Kick-start Recovery by Unlocking the Interior
The current reintegration and assistance activities implemented by UNHCR partners and a handful of international non-governmental organizations are very much needed, but their impact is short-lived and the efforts seem negligible when compared to the magnitude of needs and the amount of resources invested. One agency, for instance, had to transport 800 sacks of cement and 600 metal bars by bicycle for hundreds of miles to build a well for 300 people. Despite the huge availability of fertile land, farmers are cultivating just what they consider the minimum necessary to feed family members since they have no means to take any production surplus to markets in distant urban centers.
With the current inaccessibility, any project aimed at building schools and medical centers, or hoping to revitalize economic activities and trade, face daunting obstacles and will not address people’s needs in a sustainable and successful manner. What is required is to reinvigorate the local economy through a coordinated effort by different actors that prioritize and execute road rehabilitation and construction to connect communities in the interior to the coasts of lakes Tanganika and Mwero, to Zambia and the provincial capital Lubumbashi. Although the cost of achieving greater access is very high given the logistic constraints, the constant need of maintenance and the long distances involved, its benefits will be long lasting and will reduce significantly the costs associated with any other social and economic programs.
Grab this Opportunity Now
The current window of opportunity has to be seized quickly since the persistent lack of recovery and economic options could easily facilitate a relapse into banditry and violence.
The reintegration of the Mai Mai militia is still incomplete. Many civilians have not been disarmed yet and there are alarming reports of continuous shipments of light weapons reaching the area. More importantly, there remains almost complete impunity for all crimes committed, in particular acts of sexual violence and rape. The judicial system structures are non-existent or located so far away that victims cannot afford to travel and testify in court or to arrange legal advice there. “Despite the end of the war, sexual violence is becoming too normal and is affecting the entire society. Even one traditional chief has been accused of rape. Judicial inaction is a very serious problem and it is sending a wider message that criminal acts are tolerated,” a government official told RI.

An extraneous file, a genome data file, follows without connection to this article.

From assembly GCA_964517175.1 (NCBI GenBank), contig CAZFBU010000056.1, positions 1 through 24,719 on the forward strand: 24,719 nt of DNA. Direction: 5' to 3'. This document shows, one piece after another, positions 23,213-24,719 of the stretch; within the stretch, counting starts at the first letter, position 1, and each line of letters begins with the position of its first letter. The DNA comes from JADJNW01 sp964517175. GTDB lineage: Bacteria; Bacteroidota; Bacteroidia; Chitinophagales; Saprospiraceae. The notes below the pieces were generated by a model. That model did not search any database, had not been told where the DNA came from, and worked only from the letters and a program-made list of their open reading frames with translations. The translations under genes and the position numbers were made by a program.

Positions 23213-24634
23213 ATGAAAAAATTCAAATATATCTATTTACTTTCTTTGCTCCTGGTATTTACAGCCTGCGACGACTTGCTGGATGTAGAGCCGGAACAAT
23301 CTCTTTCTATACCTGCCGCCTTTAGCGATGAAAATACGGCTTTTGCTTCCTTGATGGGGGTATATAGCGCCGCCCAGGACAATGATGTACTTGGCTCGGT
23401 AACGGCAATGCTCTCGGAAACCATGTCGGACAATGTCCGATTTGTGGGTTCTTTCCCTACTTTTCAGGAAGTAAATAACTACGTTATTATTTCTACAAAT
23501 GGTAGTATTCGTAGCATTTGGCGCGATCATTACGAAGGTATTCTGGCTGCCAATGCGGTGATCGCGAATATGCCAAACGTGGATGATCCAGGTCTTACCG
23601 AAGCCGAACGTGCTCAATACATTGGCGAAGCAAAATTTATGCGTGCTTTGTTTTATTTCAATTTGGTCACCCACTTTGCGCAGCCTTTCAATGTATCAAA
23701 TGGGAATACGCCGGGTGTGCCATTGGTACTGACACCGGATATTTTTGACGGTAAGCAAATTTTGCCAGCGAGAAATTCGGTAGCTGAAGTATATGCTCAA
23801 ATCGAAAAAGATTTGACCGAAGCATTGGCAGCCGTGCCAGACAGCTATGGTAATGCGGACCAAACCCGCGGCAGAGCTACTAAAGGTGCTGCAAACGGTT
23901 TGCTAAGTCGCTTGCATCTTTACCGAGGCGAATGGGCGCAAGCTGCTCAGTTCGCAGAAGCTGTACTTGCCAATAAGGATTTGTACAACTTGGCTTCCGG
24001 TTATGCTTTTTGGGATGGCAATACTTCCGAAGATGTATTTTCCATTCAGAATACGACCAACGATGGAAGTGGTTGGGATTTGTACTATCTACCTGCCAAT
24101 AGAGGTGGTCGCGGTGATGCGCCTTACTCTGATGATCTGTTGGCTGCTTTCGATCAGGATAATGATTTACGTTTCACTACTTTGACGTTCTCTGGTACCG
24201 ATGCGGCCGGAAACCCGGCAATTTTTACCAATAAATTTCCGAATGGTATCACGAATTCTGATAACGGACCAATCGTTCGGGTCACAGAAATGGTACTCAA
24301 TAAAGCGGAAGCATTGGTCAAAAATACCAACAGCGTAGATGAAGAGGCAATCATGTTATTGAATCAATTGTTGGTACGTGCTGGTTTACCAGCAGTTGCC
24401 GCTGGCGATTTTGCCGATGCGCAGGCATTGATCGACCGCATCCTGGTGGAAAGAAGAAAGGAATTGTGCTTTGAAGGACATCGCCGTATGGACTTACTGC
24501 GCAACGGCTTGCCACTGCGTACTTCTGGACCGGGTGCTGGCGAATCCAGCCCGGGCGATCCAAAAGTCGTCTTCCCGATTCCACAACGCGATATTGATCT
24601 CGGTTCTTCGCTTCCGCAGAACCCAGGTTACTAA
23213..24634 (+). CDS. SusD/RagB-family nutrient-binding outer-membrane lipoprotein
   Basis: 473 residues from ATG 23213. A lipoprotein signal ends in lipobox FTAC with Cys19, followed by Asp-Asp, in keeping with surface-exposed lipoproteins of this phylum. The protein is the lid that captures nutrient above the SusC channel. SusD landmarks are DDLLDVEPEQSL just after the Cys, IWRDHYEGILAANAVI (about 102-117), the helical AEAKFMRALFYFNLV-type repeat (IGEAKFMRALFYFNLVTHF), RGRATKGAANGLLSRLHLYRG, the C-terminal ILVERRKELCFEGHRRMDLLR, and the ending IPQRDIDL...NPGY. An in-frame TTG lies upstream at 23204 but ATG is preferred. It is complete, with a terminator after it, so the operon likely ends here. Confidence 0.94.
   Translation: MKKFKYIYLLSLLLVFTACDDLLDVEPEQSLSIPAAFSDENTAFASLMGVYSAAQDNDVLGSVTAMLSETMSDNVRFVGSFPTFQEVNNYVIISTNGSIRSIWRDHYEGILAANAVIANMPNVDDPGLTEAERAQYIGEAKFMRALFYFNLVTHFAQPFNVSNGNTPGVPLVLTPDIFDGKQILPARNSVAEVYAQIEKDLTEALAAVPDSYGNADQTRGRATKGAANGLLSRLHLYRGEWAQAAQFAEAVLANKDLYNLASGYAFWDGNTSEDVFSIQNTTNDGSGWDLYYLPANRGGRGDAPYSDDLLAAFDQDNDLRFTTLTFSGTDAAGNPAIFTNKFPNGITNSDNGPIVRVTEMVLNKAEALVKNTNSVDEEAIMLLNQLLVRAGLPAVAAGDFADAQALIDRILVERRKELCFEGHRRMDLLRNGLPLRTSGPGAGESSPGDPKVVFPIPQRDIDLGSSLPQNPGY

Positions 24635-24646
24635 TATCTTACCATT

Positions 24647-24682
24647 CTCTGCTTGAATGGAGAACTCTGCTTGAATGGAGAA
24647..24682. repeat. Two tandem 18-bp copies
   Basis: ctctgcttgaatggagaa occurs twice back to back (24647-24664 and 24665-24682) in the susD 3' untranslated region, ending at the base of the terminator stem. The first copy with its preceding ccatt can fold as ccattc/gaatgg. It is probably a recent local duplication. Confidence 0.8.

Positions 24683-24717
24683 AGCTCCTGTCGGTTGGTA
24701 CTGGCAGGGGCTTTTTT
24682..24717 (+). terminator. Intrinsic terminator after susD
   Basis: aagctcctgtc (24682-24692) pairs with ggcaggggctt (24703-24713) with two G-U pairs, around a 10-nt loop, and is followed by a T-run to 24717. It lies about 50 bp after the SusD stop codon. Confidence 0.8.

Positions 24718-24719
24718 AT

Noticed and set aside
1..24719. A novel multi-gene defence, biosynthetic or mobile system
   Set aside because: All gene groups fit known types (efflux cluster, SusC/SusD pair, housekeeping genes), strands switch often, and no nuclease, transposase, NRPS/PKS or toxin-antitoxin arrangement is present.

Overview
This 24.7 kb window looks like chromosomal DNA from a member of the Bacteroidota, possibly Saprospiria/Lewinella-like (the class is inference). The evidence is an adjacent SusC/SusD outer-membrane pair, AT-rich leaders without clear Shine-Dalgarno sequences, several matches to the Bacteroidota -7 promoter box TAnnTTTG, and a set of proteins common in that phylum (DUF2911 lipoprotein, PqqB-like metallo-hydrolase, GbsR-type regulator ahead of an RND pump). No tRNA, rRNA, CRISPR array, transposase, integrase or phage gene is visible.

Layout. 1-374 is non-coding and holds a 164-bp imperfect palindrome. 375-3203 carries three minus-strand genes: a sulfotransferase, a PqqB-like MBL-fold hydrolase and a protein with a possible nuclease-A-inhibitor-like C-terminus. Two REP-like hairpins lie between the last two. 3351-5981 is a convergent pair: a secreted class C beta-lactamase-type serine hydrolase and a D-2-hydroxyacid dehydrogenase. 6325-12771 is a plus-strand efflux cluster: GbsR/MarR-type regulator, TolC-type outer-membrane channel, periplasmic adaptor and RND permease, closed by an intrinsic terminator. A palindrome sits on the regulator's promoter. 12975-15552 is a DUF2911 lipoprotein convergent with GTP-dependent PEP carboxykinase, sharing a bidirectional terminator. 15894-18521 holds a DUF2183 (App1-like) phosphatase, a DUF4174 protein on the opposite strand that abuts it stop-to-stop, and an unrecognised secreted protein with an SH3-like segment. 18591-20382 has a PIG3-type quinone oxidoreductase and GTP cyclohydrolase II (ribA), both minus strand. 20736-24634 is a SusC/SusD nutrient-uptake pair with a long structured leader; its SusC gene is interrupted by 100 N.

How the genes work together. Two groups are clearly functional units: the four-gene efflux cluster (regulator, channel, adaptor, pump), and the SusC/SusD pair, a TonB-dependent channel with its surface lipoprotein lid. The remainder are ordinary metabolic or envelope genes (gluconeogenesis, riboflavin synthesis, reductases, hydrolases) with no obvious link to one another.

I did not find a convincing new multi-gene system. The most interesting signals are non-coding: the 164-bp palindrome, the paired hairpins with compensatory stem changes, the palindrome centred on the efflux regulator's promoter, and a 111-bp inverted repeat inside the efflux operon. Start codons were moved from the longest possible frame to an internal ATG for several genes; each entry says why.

Provincial authorities have completed a multi-sector development plan and, according to UN and government officials, it should be implemented after January 2009. But throughout its visit, RI heard that funding for it is lacking. Budget discussions to finance the plan are currently ongoing, but the expected fiscal reform provision which would return to the provinces 40 percent of all tax revenues is still not happening. Katanga is a province rich in minerals and potentially very wealthy, and this perception is keeping international donors from committing important resources. In reality, however, people are facing the same hardship and misery as in many parts of the country.
Agencies working within the UN logistics cluster, which deals with communication infrastructure for humanitarian operations in partnership with the Congolese authorities, are also struggling. The cluster’s work plan is underfunded, behind schedule, and it requires permanent human resources to provide the needed technical support. Finally, road rehabilitation programs do not get adequate support for their maintenance, turning the roads impassable frequently because of torrential rains.
Senior Advocate Andrea Lari and Advocate Mpako Foaleng assessed the situation for returnees in Katanga province in August.